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SILK is the production of a caterpillar, and constitutes the covering in which it envelops itself when it changes from the larva state to that of the chrysalis. From the latter inanimate condition it emerges as a moth, and having laid its eggs, it soon dies.
The cocoon, or web of the silk-worm, is an oval ball of silk, which it has spun out of a substance secreted in its own body. The shades of the silk vary from the palest straw-colour to deep yellow. In a state of nature the silk-worms form their cocoons upon the mulberry-tree itself, where they shine like golden fruits amidst the leaves; but the colder climates of Europe will not allow of their being reared in the open air. They are, in consequence, kept in warm but airy rooms, and fed with mulberry-leaves till they are fully grown. They change their skin several times while they are in the caterpillar-state; at length they become so full of the silky matter, that it gives them a yellowish tinge: they then cease to eat. At this indication of their approaching change, twigs are
placed over them upon little stages of wicker-work, on which they immediately begin to form their webs. When these are finished, the downy matter on the outside, called floss, is taken off, and the cocoons are thrown into warm water, to dissolve the glutinous particles which had caused the silk to adhere the ends of the threads being found, several are joined together and wound upon a reel; this is called raw-silk. It next undergoes an operation to cleanse it, and render it more supple, after which it is twisted into threads of different degrees of fineness, as required by the weaver; in this state it is called thrown-silk. The excellence of silk, as a material for dress, consists in its strength, lightness, lustre, and its being capable of taking the finest dyes. Silk may be made into substances varying in thickness, from the finest transparent gauze to the richest velvets and brocades. Our manufacturers are supplied with silk chiefly from China, Persia, and Italy. France is the most northern climate in which silk is produced in any quantity.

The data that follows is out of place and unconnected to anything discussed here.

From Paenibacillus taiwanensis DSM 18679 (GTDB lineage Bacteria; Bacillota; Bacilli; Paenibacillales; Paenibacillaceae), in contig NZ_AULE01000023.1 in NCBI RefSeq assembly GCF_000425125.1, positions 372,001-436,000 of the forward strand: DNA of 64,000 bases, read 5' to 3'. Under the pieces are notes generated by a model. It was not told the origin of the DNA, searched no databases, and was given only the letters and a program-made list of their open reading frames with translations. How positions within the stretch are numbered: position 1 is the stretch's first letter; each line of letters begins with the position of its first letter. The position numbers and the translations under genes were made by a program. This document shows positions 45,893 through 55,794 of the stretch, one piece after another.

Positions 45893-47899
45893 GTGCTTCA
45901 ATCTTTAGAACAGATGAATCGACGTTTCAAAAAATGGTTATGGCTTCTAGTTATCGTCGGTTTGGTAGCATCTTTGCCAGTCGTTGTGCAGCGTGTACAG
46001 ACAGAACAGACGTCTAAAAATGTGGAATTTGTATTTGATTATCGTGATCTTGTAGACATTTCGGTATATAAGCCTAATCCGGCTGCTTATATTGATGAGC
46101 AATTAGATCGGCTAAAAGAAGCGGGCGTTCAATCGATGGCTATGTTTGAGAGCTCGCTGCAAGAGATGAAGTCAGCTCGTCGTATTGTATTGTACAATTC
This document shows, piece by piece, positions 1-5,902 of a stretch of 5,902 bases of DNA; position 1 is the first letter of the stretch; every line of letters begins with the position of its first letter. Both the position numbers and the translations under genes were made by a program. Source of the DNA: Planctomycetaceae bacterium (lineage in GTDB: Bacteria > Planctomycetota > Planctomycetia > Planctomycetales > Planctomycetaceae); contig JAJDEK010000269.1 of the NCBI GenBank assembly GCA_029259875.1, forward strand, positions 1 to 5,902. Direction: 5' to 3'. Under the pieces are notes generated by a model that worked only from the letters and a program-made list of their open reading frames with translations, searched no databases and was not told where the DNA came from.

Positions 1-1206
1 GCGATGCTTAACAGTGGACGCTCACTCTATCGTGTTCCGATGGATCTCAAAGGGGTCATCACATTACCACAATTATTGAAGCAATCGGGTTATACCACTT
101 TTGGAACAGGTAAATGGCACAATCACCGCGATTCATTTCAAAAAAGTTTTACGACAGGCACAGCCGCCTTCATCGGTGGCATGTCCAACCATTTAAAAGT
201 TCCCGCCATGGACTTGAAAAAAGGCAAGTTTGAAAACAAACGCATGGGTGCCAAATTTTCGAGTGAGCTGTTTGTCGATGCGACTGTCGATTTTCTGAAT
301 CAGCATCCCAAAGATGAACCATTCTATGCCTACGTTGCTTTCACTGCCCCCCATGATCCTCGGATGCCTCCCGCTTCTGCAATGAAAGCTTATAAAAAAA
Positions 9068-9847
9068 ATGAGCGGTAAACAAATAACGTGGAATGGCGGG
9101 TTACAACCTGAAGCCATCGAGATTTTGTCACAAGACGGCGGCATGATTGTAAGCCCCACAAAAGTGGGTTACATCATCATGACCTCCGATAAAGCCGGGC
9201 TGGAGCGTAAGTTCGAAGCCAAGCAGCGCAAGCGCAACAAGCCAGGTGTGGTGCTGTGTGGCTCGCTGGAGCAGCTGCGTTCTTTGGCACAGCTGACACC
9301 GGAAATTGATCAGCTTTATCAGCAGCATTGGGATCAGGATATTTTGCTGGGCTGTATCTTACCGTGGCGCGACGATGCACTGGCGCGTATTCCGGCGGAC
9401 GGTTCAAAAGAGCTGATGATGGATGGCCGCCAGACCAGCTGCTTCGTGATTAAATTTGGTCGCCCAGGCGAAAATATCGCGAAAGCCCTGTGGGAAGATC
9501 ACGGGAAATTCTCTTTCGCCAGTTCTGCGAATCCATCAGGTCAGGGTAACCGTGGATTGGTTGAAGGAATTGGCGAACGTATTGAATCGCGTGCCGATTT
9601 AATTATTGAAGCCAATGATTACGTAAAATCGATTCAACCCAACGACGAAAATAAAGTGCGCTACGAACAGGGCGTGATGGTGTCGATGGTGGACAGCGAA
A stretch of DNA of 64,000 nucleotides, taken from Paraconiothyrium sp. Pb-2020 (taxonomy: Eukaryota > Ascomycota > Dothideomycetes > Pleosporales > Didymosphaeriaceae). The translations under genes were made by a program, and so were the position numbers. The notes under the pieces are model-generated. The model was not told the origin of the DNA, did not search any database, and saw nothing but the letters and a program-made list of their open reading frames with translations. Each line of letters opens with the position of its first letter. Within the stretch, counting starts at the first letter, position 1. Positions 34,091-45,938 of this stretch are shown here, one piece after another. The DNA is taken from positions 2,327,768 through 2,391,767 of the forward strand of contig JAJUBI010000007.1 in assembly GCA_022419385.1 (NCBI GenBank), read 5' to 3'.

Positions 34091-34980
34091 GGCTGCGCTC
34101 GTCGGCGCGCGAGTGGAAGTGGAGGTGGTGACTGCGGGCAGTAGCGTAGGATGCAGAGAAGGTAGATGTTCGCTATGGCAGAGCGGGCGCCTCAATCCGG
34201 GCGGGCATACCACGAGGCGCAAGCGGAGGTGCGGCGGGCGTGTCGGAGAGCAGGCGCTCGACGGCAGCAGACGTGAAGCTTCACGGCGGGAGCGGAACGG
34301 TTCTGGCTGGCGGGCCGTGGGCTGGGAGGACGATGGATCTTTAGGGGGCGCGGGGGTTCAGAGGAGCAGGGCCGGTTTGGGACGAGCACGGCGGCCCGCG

WHAT prodigies can Power Divine perform
Familiar with th' effect, we slight the cause,
And, in the constancy of nature's course,
See nought to wonder at. Should God again,
How would the world admire! But speaks it less
All we behold is miracle: but, seen
So duly, all is miracle in vain.
Where now the vital energy that moved,
While summer was, the pure and subtile lymph,
A cold stagnation on the intestine tide.
But, let the months go round, a few short months,
From death to plenty, and from death to life,
That make so gay the solitary place,
He sets the bright procession on its way,
He marks the bounds, which winter may not pass,
And, ere one flow'ry season fades and dies,
Who wore the platted thorns with bleeding brows,
But shows some touch, in freckle, streak, or stain,
Their balmy odours, and imparts their hues,
How little music, though so powerful in its influence on the feelings, either springs from, or is dependent upon, intellect, appears from the fact, that some of the most exquisite effusions of this art have had their origin among the simplest and most uncultivated people; nor can all that taste and science bring afterwards to the task do more, in general, than diversify, by new combinations, those first wild strains of gaiety or passion into which nature had infused her original inspiration. In Greece, the sweetness of the ancient music had already been lost, when all the other arts were but on their way to perfection; and from the account given by Giraldus Cambrensis of the Irish harpers of the twelfth century, it may be inferred that the melodies of the country, at the earlier period of which we are speaking, was in some degree like the first music of the infant age of Greece, and partook of the freshness of that morning of mind and hope, which was then awakening around them. With respect to the structure of the ancient Irish harp, there does not appear to have